The Bombay High Court bench of Justices KR Shriram and NR Borkar has asked Jersey makers to see if they can give credit to writer Rajneesh Jaiswal.
Jaiswal knocked the door of the courtroom against the release of the film, stating that he had registered the film script in 2007 and that the film was a copy of his storyline.
On the other hand, Jersey filmmakers said that a Telugu movie in 2019 was made with the same storyline, which the writer is not claiming as his own, and Jersey is only a remake of the Telugu movie.
Last week, a single bench of the Bombay High Court refused to grant any relief to Jaiswal, because of which, against the ad interim relief being refused, he approached the division bench of the high court.
Telugu film based on Jaiswal’s storyline
The bench at first pointed to the fact that a Telugu movie has already been made and that Jaiswal is not claiming any relief against the Telugu movie but asking for relief against the Hindi film, which is set to be released this month. The bench asked Jaiswal’s lawyer, Vishal Kanade, “How do you come here with a case that he has infringed?”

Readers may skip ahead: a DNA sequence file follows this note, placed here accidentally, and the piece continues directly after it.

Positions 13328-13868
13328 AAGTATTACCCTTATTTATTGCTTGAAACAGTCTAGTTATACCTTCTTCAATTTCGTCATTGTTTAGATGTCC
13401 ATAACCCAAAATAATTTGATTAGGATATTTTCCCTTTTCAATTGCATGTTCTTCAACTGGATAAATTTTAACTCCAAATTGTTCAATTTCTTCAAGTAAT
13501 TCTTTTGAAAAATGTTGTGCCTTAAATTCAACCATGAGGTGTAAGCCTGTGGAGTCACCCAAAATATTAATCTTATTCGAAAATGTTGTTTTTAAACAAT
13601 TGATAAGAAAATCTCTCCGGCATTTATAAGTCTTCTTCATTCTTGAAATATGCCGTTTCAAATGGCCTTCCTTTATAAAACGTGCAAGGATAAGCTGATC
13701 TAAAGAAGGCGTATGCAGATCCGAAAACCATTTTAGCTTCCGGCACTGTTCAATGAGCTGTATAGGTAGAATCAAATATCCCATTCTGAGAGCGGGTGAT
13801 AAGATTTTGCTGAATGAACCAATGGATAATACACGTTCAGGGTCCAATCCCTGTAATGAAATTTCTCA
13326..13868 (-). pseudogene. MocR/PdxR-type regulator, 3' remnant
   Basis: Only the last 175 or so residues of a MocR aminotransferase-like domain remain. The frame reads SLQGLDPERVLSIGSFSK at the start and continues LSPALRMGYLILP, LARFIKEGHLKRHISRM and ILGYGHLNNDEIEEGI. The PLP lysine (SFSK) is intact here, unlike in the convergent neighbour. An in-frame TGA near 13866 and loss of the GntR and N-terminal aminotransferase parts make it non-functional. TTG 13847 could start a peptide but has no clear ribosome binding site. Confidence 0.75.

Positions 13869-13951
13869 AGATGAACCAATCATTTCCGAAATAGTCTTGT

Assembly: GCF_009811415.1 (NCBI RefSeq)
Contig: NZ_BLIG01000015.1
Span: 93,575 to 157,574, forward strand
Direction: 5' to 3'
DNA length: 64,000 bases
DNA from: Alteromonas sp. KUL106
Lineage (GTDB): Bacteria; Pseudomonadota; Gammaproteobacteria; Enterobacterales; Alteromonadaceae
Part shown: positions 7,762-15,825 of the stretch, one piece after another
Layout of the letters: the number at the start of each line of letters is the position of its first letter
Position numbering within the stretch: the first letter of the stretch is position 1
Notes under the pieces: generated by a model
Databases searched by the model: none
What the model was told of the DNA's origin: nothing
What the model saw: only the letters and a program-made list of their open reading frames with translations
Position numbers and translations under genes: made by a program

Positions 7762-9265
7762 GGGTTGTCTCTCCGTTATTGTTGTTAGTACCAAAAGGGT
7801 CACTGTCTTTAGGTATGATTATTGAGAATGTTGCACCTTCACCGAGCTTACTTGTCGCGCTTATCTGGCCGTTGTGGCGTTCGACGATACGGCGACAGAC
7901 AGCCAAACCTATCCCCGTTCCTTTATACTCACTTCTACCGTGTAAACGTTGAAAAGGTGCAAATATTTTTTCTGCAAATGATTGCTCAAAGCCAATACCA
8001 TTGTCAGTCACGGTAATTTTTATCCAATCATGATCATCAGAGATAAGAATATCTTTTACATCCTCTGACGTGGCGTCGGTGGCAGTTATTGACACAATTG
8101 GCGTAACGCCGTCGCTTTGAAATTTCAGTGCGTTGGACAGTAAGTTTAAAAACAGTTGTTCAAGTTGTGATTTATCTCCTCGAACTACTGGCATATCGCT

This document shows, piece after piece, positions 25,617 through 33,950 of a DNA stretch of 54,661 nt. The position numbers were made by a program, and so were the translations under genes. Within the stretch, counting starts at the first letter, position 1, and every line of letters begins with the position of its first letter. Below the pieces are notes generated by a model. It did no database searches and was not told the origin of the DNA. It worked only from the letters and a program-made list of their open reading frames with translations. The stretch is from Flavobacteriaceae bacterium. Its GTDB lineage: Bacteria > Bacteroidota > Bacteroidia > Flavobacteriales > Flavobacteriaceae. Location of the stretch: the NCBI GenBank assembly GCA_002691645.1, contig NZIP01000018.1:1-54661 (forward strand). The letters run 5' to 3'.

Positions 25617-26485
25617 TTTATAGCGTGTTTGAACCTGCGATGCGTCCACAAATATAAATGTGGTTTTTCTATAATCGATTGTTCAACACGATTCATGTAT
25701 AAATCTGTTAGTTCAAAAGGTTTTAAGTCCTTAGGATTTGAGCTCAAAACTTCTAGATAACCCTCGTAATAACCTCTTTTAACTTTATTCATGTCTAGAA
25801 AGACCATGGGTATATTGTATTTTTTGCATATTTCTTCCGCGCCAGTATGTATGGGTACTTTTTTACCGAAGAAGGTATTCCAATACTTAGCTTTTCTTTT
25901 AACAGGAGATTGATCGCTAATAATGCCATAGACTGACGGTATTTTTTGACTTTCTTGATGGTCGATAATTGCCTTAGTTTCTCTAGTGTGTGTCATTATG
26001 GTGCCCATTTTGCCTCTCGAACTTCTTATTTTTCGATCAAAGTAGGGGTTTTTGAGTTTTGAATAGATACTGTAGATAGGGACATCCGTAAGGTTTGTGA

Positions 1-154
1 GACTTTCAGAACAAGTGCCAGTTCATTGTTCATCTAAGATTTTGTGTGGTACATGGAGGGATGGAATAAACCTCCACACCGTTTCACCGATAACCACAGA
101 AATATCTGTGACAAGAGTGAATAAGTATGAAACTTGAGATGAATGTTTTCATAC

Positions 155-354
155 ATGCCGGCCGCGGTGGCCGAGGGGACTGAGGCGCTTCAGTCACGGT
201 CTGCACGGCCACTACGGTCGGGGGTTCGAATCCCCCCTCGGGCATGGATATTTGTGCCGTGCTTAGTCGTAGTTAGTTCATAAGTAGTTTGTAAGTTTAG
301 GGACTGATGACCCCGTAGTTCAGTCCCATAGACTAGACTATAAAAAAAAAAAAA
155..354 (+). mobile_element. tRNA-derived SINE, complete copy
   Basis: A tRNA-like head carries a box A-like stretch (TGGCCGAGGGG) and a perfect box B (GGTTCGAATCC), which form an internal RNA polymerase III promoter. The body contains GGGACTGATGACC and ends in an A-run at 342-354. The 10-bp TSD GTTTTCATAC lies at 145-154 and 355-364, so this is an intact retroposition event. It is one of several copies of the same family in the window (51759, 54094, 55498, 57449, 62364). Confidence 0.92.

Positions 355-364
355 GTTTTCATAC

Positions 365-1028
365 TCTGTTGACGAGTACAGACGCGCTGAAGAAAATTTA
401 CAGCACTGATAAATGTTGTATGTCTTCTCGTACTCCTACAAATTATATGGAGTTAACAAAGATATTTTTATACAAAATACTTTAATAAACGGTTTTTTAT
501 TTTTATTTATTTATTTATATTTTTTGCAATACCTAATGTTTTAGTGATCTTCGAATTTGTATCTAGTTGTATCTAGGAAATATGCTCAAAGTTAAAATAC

Kanade replied, “It is my case that I am not a native Telugu speaker and I was unaware of the Telugu movie, and I am not saying that I have given up my claim against the Telugu movie.”
Going beyond the scope of the legal tangles, the bench asked Kanade to take instructions on what Jaiswal wanted. Kanade replied, “My instructions are that if the other side gives credit, then this suit can be decided.”
The bench said that if Jaiswal had approached the court earlier, the filmmakers could have been persuaded. Kanade said that it was only when the film’s promotions came to the fore that the writer came to know. He added that the film has yet to be released.
The court then asked advocate Dr Birendra Saraf, appearing for the filmmakers, to take instructions and added, “Don’t close the door. If you see, whenever movies have been dragged to court, all of those movies have bombed. It is a curse. The sadness is enough to ruin it. Just consider it. If there is something, then think about it. We will keep it at 2.30 pm.
Saraf argued that “it is not even his case that he gave me the script.”
However, the bench said, “Think about it. Come back at 2.30 pm”.